In 1958, Perth was announced as the successful bidder to host the 1962 Commonwealth Games. At that time Perth was a modest town with minimal infrastructure or sporting facilities. Planning for the games began swiftly and many new projects were quickly undertaken in readiness for the games. The Games were held in Perth from 22nd November to 1st December 1962. With a new £640,000 aquatic centre, a £500,000 stadium and a village of 150 homes for the athletes, the 1962 Games set a new high standard for the series. At the first Games, held in 1930 in Hamilton, Canada, the athletes' village for the 400 participants was a school next to the stadium, and they slept 24 to a classroom. Perth would in fact be the first host city to build a village especially for the Commonwealth Games. The village as constructed consisted of two areas of housing in the suburb of City Beach, grouped around a central spine which incorporated an area of natural vegetation, recreation hall, dining rooms, administration building & shops. Numerous games village houses remain, though most have been extensively modified. The 'central spine' of the parkland (Beecroft Park) has been retained. The games village was bounded by The Boulevard (south), Dupont Avenue (west), Tilton Road (north) and Pandora Drive (east). The plan was to build a dedicated Athletes Village consisting of 150 new houses in a garden setting that would be converted to private housing post-Games. The northern coastal area had been laid out some forty years previously by Klem and Hope's 1925 master-plan for organic dormitory communities collected around open green spaces and shared facilities. The master-plan's garden-city model was realised in the layout of the Athletes Village with its a sinuous road pattern across the sandy contours of the site, grouping two main zones of housing around a central node of temporary facilities. The design layout for the village was the result of a competition which was won by Mr K Thomas and Mr H Walker. The urban form of the village was very much influenced by post-war British Modernism. Individual blocks were wider and shorter than the traditional suburban lot. A second competition was held to design the Games Village houses and forty West Australian architect submitted a total of 166 designs. The winning design was submitted by Silver, Fairbrother and Associates and the village was constructed using a selection of ten of the competition designs. Silver, Fairbrother and Associates experimented with low maintenance, innovative materials and minimising of construction systems. These modern demonstration homes were met with much public interest and both positive and negative responses. Some cheerfully labelled the scheme Sunlight Village, while others likened the houses to cheap public conveniences and shearing sheds. After the Games, some 20,000 people came to visit the display, and within a few months all houses were sold and subsequently absorbed into the streetscape. But after remaining relatively intact for a number of decades, rising land values and growth in expectations of house sizes and amenities led to many Games Village houses being demolished or severely altered in the 1990s and following decades. In 1962 the Games Village stood in stark contrast to standard subdivision and building practice of the time, but its influence on the subsequent development of City Beach, and the wider City of Perth, is such that it has probably become the most enduring legacy of the Games' building programme. The designs and layout are now familiar, elements of Perth's urban fabric, the current dispersed, character of the city's newer suburbs being strongly grounded in the planning and architectural models exemplified by the Games Village.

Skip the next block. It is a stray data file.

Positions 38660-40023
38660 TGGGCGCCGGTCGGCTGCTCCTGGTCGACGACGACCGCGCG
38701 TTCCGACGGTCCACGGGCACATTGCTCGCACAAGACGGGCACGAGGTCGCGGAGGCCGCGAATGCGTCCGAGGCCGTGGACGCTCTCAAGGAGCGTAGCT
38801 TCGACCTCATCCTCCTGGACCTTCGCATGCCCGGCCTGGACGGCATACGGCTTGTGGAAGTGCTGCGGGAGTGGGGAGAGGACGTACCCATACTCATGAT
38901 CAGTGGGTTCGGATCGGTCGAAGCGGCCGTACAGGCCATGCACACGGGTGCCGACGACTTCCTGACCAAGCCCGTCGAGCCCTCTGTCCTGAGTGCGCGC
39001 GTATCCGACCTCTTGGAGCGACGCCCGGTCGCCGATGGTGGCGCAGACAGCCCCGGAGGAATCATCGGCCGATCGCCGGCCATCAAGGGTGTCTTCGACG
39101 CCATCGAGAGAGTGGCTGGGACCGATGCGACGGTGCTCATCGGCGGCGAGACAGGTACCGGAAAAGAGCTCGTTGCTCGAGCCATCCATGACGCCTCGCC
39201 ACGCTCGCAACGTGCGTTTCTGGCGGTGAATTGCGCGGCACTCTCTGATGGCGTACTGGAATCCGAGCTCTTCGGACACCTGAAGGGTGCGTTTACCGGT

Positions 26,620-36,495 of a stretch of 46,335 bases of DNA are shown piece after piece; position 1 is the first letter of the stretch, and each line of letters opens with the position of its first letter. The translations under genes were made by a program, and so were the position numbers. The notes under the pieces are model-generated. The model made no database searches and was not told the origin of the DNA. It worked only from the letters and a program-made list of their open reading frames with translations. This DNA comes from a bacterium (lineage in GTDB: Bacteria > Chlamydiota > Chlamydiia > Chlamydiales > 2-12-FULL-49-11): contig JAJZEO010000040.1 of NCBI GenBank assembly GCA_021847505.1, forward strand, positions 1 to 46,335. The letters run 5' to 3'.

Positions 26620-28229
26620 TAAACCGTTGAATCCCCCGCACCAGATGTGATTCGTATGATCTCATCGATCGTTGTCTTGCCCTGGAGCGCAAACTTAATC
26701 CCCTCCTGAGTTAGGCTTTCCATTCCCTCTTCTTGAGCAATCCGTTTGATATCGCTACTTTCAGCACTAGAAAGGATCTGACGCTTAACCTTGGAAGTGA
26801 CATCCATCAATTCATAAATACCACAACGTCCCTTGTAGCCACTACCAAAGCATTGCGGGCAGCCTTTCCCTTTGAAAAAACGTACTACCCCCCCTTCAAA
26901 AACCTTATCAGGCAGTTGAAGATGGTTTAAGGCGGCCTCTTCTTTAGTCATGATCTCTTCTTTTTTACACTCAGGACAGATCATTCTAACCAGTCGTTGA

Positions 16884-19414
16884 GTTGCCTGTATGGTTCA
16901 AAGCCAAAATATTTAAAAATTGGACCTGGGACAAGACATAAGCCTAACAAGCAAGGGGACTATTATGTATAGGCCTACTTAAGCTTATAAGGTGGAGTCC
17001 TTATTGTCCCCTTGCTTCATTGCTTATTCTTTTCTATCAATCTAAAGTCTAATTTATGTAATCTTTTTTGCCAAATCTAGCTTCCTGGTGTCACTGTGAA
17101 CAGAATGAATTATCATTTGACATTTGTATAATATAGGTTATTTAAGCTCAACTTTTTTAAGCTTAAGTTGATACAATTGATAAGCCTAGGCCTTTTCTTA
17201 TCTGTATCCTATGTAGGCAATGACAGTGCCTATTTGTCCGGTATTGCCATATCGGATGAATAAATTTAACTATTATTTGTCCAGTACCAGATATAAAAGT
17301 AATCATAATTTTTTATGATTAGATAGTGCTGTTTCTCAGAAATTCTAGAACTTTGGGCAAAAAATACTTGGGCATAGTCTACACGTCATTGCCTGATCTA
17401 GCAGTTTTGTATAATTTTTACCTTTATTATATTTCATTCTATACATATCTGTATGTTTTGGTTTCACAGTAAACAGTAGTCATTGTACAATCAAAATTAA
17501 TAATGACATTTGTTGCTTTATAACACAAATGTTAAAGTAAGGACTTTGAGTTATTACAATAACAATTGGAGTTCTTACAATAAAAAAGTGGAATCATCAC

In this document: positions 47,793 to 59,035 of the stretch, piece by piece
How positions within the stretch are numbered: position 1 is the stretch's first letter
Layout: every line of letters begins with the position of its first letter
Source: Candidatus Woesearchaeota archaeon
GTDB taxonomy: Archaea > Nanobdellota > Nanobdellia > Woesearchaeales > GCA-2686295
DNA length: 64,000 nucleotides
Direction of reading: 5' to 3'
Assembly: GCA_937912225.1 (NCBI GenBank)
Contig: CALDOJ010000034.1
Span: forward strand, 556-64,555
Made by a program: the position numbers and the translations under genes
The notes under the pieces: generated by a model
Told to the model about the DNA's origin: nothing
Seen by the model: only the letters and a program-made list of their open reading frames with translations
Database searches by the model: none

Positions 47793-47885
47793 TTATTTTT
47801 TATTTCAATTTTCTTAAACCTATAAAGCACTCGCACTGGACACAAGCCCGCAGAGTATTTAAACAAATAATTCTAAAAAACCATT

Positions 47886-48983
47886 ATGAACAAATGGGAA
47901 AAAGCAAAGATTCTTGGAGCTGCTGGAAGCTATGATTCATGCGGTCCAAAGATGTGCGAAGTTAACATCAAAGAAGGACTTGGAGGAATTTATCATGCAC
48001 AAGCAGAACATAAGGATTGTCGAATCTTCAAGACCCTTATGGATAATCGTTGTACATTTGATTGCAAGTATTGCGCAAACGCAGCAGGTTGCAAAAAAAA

Integrity/Authenticity

Integrity: High Authenticity: Moderate/Low

Condition

Good

Associations

Name Type Year From Year To
P. Maidment Architect - -
Cameron, Chisholm and Nicol Architect - -
J. W. Johnson and Associates Architect - -
Bonner and Associates Architect - -
Silver, Fairbrother & Associates (Village Houses) Architect - -

References

Ref ID No Ref Name Ref Source Ref Date
VIIth" Commonwealth Games Official Report." 1962

State Heritage Office library entries

Library Id Title Medium Year Of Publication
10193 Modern Houses: Architect designed houses in Western Australia 1950 tpp 1960. Book 1997
7499 Modernism and the Games village : suburban experimentation at the VIIth British Empire and Commonwealth games, Perth 1962. Journal article 2002
9069 A pictorial record of the VIIth British Empire and Commonwealth games. Book 1962
9124 Fading events and places: the architecture of the VIIth British Empire and Commonwealth Games Village and Perry Lakes Stadium. Book 2003
7496 Perth heritage and the 1962 Commonwealth Games Village. Report 2004
6504 Fading events and places : the architecture of the VII British Empire & Commonwealth Games Village and Perry Lakes Stadium. Book 2003
6516 British Empire and Commonwealth Games Village 1962. Report 2003

Place Type

Precinct or Streetscape

Uses

Epoch General Specific
Original Use RESIDENTIAL Single storey residence
Original Use RESIDENTIAL Institutional Housing
Original Use RESIDENTIAL Conjoined residence

Architectural Styles

Style
Post-War Perth Regional

Construction Materials

Type General Specific
Wall BRICK Other Brick
Roof ASBESTOS Other Asbestos

Historic Themes

General Specific
SOCIAL & CIVIC ACTIVITIES Sport, recreation & entertainment
SOCIAL & CIVIC ACTIVITIES Community services & utilities
DEMOGRAPHIC SETTLEMENT & MOBILITY Land allocation & subdivision
OUTSIDE INFLUENCES Tourism

Creation Date

17 Jul 1997

Publish place record online (inHerit):

Approved

Last Update

24 Nov 2020

Disclaimer

This information is provided voluntarily as a public service. The information provided is made available in good faith and is derived from sources believed to be reliable and accurate. However, the information is provided solely on the basis that readers will be responsible for making their own assessment of the matters discussed herein and are advised to verify all relevant representations, statements and information.